Liver transplantation for hepatic trauma: a study From the European Liver Transplant Registry

Marek Krawczyk, Michał Grąt, Rene Adam, Wojciech G Polak, Jurgen Klempnauer, Antonio Pinna, Fabrizio Di Benedetto, Franco Filipponi, Norbert Senninger, Aksel Foss, Sebastian Rufián-Peña, William Bennet, Johann Pratschke, Andreas Paul, Utz Settmacher, Giorgio Rossi, Mauro Salizzoni, Carlos Fernandez-Selles, Santiago T Martínez de Rituerto, Miguel A Gómez-BravoJacques Pirenne, Olivier Detry, Pietro E Majno, Petr Nemec, Wolf O Bechstein, Michael Bartels, Silvio Nadalin, Francois R Pruvot, Darius F Mirza, Luigi Lupo, Michele Colledan, Giuseppe Tisone, Jan Ringers, Jorge Daniel, Ramón Charco Torra, Enrique Moreno González, Rafael Bañares Cañizares, Valentin Cuervas-Mons Martinez, Fernando San Juan Rodríguez, Sezai Yilmaz, Piotr Remiszewski, European Liver and Intestine Transplant Association (ELITA)

Research output: Contribution to journalArticlepeer-review

8 Citations (Scopus)


BACKGROUND: Liver transplantation is the most extreme form of surgical management of patients with hepatic trauma, with very limited literature data supporting its use. The aim of this study was to assess the results of liver transplantation for hepatic trauma.

METHODS: This retrospective analysis based on European Liver Transplant Registry comprised data of 73 recipients of liver transplantation for hepatic trauma performed in 37 centers in the period between 1987 and 2013. Mortality and graft loss rates at 90 days were set as primary and secondary outcome measures, respectively.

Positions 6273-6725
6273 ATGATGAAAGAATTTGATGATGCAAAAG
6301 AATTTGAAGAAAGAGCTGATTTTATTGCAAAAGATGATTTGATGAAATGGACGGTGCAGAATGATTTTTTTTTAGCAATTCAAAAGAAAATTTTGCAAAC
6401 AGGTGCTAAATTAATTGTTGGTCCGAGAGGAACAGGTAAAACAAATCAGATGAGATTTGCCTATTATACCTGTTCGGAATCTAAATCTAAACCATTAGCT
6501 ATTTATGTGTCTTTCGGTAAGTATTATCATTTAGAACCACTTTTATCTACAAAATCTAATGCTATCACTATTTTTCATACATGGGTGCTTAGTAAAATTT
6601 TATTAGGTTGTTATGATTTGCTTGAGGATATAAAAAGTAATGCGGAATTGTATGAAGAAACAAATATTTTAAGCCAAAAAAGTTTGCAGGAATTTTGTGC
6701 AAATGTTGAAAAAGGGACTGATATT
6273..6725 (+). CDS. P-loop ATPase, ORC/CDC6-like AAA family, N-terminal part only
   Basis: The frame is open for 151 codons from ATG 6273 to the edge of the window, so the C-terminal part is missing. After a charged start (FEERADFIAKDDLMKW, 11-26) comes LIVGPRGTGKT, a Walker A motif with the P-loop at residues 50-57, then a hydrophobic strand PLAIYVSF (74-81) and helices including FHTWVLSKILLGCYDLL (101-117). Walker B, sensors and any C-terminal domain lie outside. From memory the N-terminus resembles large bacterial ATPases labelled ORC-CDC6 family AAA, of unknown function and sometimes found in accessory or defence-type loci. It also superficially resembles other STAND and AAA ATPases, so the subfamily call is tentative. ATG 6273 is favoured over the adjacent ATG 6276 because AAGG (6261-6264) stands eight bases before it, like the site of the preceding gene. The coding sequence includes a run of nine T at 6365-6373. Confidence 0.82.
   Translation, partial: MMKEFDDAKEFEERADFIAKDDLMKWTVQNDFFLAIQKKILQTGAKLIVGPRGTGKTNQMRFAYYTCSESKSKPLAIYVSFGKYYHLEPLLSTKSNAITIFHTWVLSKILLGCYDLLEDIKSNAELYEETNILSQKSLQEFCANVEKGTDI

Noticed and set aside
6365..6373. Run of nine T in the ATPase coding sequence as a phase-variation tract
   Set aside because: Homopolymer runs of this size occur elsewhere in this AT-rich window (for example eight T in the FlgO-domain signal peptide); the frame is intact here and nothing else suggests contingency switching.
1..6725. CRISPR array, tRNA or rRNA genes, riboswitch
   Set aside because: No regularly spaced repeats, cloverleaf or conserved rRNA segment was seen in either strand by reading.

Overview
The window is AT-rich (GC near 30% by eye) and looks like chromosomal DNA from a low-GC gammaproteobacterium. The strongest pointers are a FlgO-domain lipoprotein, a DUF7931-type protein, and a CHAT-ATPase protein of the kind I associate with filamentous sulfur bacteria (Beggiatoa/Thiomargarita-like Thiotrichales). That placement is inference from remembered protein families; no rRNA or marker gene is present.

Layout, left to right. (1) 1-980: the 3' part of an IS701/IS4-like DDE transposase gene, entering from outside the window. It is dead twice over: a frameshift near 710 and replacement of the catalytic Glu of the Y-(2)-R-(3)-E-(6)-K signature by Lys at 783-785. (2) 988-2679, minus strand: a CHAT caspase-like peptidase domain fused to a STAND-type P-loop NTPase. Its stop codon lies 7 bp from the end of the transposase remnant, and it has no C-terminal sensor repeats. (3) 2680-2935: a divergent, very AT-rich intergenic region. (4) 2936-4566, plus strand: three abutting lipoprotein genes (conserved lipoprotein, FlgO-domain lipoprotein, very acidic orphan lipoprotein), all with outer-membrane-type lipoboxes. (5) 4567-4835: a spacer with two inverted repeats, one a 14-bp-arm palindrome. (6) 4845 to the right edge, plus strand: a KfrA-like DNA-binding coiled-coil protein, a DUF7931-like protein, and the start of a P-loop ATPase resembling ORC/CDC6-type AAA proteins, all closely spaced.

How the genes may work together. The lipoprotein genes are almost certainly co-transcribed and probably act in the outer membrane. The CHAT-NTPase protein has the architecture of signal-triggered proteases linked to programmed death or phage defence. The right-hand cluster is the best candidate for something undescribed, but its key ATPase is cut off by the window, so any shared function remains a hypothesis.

RESULTS: Mortality and graft loss rates at 90 days were 42.5% and 46.6%, respectively. Regarding general variables, cross-clamping without extracorporeal veno-venous bypass was the only independent risk factor for both mortality (P = 0.031) and graft loss (P = 0.034). Regarding more detailed factors, grade of liver trauma exceeding IV increased the risk of mortality (P = 0.005) and graft loss (P = 0.018). Moreover, a tendency above the level of significance was observed for the negative impact of injury severity score (ISS) on mortality (P = 0.071). The optimal cut-off for ISS was 33, with sensitivity of 60.0%, specificity of 80.0%, positive predictive value of 75.0%, and negative predictive value of 66.7%.

CONCLUSIONS: Liver transplantation seems to be justified in selected patients with otherwise fatal severe liver injuries, particularly in whom cross-clamping without extracorporeal bypass can be omitted. The ISS cutoff less than 33 may be useful in the selection process.

Original languageEnglish
Pages (from-to)2372-2381
Number of pages10
Issue number11
Publication statusPublished - Nov 2016


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